This is a similar situation with these athletic powerhouses that rule the NCAA championships from sport to sport. Is that institution, and its fans by proxy, that much better than any other college or university? Not necessarily, it just has more athletic money which means better facilities, higher recruiting budgets and more perks for prospective athletes. If I decide to don a UNC sweatshirt one day and watch every game as they advance to another Final Four, am I an inherently better fan or person than I would have been if I would have kept my Davidson sweatshirt on? Of course not. But we've come to let our teams reflect us. Their wins and losses give or take away power from us in relation to one another. UNC's win over Davidson does not make my friend at Chapel Hill better than me, nor would it make me better than him had the Wildcats converted on a few easy layups and dunks. While you might think that my terms are preposterous and that no fans really accept them, I would advise you to look a little closer under the surface. We all love to compare ourselves with each other and athletic superiority, while taken lightly on the surface, forms more of the core of supporters' self-identities than we acknowledge.

Finally, I'd like to mention how irresponsible over-representation can be in terms of bad behavior. When Michael Vick was arrested for dog fighting, there were white people who, publicly or privately, made judgments in their head about what they considered to be the violent nature of all black people. Conversely, when outspoken groups like PETA blew the issue out of proportion, many black people pointed to America's white population and accused them of only being concerned about "dogs and yoga."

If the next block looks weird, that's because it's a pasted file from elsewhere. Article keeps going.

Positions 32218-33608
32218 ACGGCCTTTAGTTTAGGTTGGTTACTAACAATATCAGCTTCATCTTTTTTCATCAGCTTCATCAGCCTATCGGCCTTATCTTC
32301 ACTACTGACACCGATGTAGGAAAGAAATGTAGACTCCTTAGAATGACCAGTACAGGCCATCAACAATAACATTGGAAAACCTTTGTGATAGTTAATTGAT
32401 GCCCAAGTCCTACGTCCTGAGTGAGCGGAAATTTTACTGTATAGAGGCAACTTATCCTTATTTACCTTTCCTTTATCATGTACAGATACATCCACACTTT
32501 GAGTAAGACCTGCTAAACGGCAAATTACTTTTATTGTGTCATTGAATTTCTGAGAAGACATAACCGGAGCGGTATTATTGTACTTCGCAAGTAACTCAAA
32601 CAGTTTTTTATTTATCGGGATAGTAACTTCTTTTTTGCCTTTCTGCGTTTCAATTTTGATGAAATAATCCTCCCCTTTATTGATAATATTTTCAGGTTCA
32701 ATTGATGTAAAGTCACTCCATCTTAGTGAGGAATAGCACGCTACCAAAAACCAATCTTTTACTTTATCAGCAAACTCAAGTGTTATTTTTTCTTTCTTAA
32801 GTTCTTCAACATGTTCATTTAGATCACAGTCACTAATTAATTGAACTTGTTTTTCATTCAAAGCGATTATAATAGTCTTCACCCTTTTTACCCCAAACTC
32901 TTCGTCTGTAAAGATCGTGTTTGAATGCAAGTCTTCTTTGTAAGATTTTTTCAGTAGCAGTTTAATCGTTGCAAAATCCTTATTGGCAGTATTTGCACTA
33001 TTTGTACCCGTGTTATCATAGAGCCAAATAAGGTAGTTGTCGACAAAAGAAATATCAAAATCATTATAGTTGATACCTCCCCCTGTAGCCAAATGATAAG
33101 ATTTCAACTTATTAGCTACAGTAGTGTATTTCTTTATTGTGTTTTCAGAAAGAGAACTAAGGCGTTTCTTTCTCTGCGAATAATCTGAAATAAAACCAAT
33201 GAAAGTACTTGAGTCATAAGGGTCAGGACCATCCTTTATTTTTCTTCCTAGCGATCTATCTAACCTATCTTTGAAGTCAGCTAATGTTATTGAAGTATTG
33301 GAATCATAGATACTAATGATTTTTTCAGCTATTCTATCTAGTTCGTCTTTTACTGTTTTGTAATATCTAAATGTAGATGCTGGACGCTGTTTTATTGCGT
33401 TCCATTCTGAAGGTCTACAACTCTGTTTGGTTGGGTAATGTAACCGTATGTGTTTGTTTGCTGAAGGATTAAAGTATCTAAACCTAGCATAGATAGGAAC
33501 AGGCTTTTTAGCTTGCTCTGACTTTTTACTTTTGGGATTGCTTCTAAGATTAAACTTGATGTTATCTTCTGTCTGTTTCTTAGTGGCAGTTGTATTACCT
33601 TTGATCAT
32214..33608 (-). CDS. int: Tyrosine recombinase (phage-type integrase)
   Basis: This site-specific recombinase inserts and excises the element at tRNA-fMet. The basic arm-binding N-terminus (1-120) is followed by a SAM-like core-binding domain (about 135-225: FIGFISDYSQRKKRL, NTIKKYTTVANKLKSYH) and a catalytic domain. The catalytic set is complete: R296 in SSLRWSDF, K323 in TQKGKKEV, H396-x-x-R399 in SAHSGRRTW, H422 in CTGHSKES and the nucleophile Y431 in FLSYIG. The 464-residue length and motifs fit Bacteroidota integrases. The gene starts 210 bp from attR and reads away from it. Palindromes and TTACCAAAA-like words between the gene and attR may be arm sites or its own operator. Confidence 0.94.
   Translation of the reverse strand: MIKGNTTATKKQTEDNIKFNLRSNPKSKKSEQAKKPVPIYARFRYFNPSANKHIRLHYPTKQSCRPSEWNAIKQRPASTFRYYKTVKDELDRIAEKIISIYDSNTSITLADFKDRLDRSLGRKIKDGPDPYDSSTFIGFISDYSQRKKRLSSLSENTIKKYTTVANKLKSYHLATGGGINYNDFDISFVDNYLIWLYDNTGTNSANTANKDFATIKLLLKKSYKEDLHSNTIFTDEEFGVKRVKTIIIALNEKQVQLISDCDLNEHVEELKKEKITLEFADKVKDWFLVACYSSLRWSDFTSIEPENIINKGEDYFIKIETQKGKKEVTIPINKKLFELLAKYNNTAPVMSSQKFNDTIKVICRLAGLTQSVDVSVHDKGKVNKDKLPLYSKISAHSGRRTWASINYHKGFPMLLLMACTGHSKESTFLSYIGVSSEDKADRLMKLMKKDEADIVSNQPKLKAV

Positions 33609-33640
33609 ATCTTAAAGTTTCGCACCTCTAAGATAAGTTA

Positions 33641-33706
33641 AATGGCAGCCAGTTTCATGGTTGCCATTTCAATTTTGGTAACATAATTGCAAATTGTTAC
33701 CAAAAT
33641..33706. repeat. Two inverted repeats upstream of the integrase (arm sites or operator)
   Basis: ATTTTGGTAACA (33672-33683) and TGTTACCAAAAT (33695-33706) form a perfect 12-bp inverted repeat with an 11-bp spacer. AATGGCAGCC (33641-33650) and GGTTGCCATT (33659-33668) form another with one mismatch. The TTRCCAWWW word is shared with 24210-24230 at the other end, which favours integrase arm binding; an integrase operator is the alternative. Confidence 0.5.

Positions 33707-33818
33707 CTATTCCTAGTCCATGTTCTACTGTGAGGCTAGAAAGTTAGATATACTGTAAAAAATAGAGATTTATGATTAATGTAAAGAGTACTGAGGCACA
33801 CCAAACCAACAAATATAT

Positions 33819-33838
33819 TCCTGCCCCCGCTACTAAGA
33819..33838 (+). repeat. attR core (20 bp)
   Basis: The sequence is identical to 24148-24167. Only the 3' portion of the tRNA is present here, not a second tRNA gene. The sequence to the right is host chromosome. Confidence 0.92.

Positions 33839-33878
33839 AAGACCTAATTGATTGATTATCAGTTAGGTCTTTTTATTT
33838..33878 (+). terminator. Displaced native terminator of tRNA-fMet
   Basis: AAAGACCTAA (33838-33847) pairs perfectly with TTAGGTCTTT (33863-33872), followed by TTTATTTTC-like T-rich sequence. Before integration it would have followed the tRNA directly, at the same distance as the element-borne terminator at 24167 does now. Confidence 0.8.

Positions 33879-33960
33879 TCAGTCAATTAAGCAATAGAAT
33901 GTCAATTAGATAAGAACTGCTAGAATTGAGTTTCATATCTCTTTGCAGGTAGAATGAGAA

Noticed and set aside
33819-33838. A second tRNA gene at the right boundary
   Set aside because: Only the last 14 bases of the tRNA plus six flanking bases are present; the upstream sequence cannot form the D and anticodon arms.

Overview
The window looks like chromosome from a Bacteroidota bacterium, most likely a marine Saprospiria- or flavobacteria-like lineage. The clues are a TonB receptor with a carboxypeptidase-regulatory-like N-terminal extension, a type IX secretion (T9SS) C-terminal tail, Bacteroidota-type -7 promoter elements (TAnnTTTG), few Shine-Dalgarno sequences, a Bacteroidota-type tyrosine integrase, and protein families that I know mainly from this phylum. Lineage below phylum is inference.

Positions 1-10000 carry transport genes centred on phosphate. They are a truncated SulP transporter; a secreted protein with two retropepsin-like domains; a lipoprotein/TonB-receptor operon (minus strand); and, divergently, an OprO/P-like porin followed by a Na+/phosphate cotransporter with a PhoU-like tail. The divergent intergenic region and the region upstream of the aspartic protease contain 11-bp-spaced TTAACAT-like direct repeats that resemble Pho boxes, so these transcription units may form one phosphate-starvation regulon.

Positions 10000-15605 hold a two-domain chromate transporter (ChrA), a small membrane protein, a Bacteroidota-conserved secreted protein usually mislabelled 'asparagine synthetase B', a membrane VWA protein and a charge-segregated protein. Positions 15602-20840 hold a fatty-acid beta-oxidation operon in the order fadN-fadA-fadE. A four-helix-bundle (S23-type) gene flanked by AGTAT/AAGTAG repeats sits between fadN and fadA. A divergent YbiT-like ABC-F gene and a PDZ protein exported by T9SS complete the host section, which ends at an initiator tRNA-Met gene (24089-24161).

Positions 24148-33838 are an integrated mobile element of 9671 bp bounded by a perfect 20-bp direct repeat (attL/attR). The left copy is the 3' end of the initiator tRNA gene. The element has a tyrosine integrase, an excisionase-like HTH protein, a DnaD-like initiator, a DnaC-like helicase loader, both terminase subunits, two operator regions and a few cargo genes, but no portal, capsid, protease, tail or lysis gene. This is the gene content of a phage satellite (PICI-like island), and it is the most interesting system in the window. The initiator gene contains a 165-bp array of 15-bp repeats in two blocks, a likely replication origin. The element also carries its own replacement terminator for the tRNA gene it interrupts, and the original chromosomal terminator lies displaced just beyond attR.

Last week, Davidson Dean of Students Tom Shandley wrote an email to the entire student body, asking them to represent Davidson in a positive manner at this weekend's Duke game. The email included a letter from a concerned alum saying that Davidson students were misrepresenting the college by being intoxicated and getting in a scuffle with several older UNC fans after the game. The alum's letter condemned the Davidson student body for being immature and accused "Davidson of exhibiting hostile behavior never before seen...not even from Duke." While I appreciate the fact that the involved Davidson students were in the wrong, and I also acknowledge the absurdity of this particular alumnus' fervor for tattle-telling (he tried to take a pic of the students on his camera phone), I am most concerned about the language used regarding representation. What does it mean that "Davidson exhibited hostile behavior.."? Since when did the University of Duke become such a haven of violence to which all other violence should be compared (the Davidson alum had children at UNC, hence the Duke reference as a yardstick for all things bad)? How can the actions of such a select few come to essentialize the nature of an entire institution?

I do not intend to come across as naive in this post. If you wear a shirt that says Davidson and you do something that is reprehensible, rightly or wrongly, the institution of Davidson and everyone involved in that institution gets held accountable. That is what people do most of the time. However, I hope that we can all be just a bit more careful with how we understand the difference between individual actions and critiques upon the wider groups that they associate themselves with.

Despite what group representations might infer, I am not overly obsessed with domesticated animals, I am not a violent person nor a drunk, I am not an inferior sports fan to someone from Chapel Hill nor am I better at basketball than the guy sitting behind me in Boone, NC. You should make a judgment about me based upon what I truly am, not just who I cheer for.